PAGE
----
To mobilize clients and members of local communities to support the bi-partisan efforts already underway to pass the budget.
Participants accomplished their goals through a media campaign demonstrating the impact that nonprofits make on their local communities and the people they serve. Word was spread through Twitter (#StandForPA) and Facebook. Nonprofits from across the Commonwealth reached out to their legislators and the Governor expressing the simple message: pass the budget.
Much media attention was devoted to a Statehouse rally conducted that day. Speakers laid bare the severe challenges the politicians are inflicting on Pennsylvanians. A director of a domestic violence and sexual assault shelter reported that the budget crisis has forced her to not pay bills, leading to its phone service being shut off and staff worried about getting paid, as it had to ask more than 180 people seeking refuge to go elsewhere for assistance. A representative from an organization providing employment for people with disabilities shared that the failure of the government to complete contracts – a result of government agencies not knowing how much they can spend – has forced his nonprofit to lay off several of the employees that the state contracts are designed to help.
Anne Gingerich, Executive Director of the Pennsylvania Association of Nonprofit Organizations, brought home the demands of the nonprofit community and all Pennsylvanians adversely affected by the budget impasse: “We need to get a budget passed and we need to start looking at next year's budget frankly and how to build a system so that we do not go through this again.”
Charitable Giving Incentives
Car Donation Deduction
State and Local Issues
State Interference in Nonprofit Contracts: IN, NJ, TX, US
Join this presentation to learn how nonprofit service providers and community-based organizations have improved voter turnout among traditionally low-voting communities by helping their clients/consumers to register to vote or encouraging them to sign a pledge to vote. Find out how you can apply the lessons learned from these activities to your work in 2016. Register now!
“This is a huge issue for nonprofits -- and the American public.”
— Tim Delaney, President & CEO, National Council of Nonprofits, quoted in Charities Chafe at IRS Proposal to Collect Donors' Social Security Numbers, Fox News, November 22, 2015, explaining several serious problems with the proposed IRS rule that could have charitable nonprofits – and ultimately scam artists posing as nonprofits – asking donors for their Social Security numbers.
“While everyone wants to see program purpose dollars maximized, bear in mind that administrative and fundraising expenses are an indispensable part of running an organization. They help to ensure efficiency, accountability and compliance with the law; can help an organization by increasing awareness of and support for its activities; and can lead to stronger operations and sustainability through the building of a more stable, diversified funding base.”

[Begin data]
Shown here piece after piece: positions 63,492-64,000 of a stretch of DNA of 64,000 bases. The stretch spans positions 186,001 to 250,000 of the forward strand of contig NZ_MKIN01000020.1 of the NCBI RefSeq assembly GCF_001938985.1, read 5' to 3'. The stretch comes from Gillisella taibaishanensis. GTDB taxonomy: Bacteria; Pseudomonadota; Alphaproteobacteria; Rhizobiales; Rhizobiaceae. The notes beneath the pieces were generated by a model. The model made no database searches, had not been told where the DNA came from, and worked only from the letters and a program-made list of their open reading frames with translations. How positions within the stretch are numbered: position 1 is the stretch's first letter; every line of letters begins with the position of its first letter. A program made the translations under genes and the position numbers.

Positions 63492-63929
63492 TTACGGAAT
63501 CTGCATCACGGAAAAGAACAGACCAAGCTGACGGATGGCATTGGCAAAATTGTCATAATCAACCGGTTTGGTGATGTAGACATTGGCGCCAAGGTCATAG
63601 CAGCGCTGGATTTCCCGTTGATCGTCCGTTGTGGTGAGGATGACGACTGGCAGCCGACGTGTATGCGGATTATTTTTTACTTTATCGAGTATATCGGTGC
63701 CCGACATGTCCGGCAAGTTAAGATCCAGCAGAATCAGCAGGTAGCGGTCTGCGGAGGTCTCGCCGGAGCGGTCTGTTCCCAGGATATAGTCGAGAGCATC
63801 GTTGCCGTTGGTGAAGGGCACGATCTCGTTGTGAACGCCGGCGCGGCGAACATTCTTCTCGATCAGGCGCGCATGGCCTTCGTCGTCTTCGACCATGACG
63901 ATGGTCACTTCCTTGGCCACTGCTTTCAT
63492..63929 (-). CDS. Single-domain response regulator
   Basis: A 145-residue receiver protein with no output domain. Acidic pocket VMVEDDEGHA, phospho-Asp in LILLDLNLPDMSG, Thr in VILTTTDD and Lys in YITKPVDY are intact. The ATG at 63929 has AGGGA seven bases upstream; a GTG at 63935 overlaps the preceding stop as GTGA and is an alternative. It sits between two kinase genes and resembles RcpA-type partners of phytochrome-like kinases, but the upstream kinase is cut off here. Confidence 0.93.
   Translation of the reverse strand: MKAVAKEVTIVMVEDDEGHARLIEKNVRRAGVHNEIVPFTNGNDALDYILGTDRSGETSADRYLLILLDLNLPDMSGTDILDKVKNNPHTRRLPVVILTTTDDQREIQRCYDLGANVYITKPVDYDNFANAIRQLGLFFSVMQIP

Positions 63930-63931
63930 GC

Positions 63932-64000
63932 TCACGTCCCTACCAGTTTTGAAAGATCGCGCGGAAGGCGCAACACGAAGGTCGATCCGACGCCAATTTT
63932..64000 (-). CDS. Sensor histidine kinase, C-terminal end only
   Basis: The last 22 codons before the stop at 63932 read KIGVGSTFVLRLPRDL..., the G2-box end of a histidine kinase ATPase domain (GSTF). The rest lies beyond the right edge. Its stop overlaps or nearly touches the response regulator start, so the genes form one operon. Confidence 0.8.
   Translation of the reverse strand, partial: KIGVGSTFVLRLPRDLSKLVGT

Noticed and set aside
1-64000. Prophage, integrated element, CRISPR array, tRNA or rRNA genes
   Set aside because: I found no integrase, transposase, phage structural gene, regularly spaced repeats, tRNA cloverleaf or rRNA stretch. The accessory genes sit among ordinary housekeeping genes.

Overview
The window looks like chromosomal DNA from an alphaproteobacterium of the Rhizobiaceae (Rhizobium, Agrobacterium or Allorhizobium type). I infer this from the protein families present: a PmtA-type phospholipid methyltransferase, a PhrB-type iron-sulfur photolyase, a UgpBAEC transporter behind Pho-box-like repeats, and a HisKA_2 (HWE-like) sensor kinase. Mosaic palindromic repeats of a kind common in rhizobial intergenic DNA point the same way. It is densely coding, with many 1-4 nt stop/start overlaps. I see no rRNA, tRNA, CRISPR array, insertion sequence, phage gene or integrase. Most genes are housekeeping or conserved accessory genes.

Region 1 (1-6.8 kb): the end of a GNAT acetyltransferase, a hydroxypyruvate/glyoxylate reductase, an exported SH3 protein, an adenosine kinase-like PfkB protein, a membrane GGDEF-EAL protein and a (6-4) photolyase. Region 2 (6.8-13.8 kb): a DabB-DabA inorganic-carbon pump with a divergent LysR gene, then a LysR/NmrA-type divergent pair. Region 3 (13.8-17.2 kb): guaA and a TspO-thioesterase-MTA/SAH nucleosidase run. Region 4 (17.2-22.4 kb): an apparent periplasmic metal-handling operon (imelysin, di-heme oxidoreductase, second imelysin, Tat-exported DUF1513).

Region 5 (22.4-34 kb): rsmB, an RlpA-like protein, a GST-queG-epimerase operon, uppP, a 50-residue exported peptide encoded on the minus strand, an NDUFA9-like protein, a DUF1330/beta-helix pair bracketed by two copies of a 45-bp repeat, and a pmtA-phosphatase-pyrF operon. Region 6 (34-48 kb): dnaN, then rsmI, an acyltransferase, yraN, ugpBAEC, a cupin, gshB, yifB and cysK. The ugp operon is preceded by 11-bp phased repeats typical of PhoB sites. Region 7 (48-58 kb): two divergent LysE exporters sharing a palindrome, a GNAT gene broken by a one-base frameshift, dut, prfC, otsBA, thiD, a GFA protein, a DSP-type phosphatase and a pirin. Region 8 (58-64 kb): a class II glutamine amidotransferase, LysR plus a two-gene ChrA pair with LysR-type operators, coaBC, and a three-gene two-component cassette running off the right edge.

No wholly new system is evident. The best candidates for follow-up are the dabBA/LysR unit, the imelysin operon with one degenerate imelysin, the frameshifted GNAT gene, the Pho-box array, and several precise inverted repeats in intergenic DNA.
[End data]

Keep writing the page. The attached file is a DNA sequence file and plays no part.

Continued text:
- Linda Czipo, Executive Director, Center for Non-Profits in New Jersey, providing Tips for Making Informed Giving Decisions that apply equally to government grantmaking, published in the Front and Center blog, November 24, 2015.
Success Metrics Questioned in School Program Funded by Goldman, Nathaniel Popper, New York Times, November 3, 2015, reporting on irregularities in how success was measured in the Salt Lake City, Utah social impact bond program, potentially leading promoter Goldman Sachs and the state to significantly overstate the effect that the investment had achieved in helping young children avoid special education.
Inside Track: Caldwell makes transition from photography to philanthropy, Pat Evans, Grand Rapids (MI) Business Journal, November 20, 2015, relating the career trajectory and lessons learned of Kyle Caldwell, former Executive Director of the Michigan Nonprofit Association, current Board Chair of the National Council of Nonprofits, and newly appointed Executive Director of Grand Valley State University’s Dorothy A. Johnson Center for Philanthropy.
Number of states with grades of D or F in ethics and transparency, according to a joint analysis from the Center for Public Integrity and Global Integrity. Alaska scored the highest (C), and Michigan the lowest (F), in the survey that asked local journalists to respond to 245 questions. According to the report authors, “state governments are plagued by conflicts of interests and cozy relationships between lawmakers and lobbyists, while open-records and ethics laws are often toothless and laced with exemptions."
About the Executive Director Peer Network of the Capital Region...
The "ED Peer Network" offers offers opportunities for education, networking, professional development and peer support to nonprofit leaders in Albany, Rensselaer, Saratoga and Schenectady Counties.
Mary Seeley, Equinox Christopher Burke, Unity House of Troy Maggie Fronk, Domestic Violence and Rape Crisis Services of Saratoga County Ray Schimmr, Parsons Child & Family Center Lisa Frisch, The Legal Project Michelle McClave, The AIDS Council of Northeastern New York Robert Stevens, Literacy Volunteers-Mohawk/Hudson, Inc. Rowie Taylor, YWCA of Schenectady Doug Sauer, New York Council of Nonprofits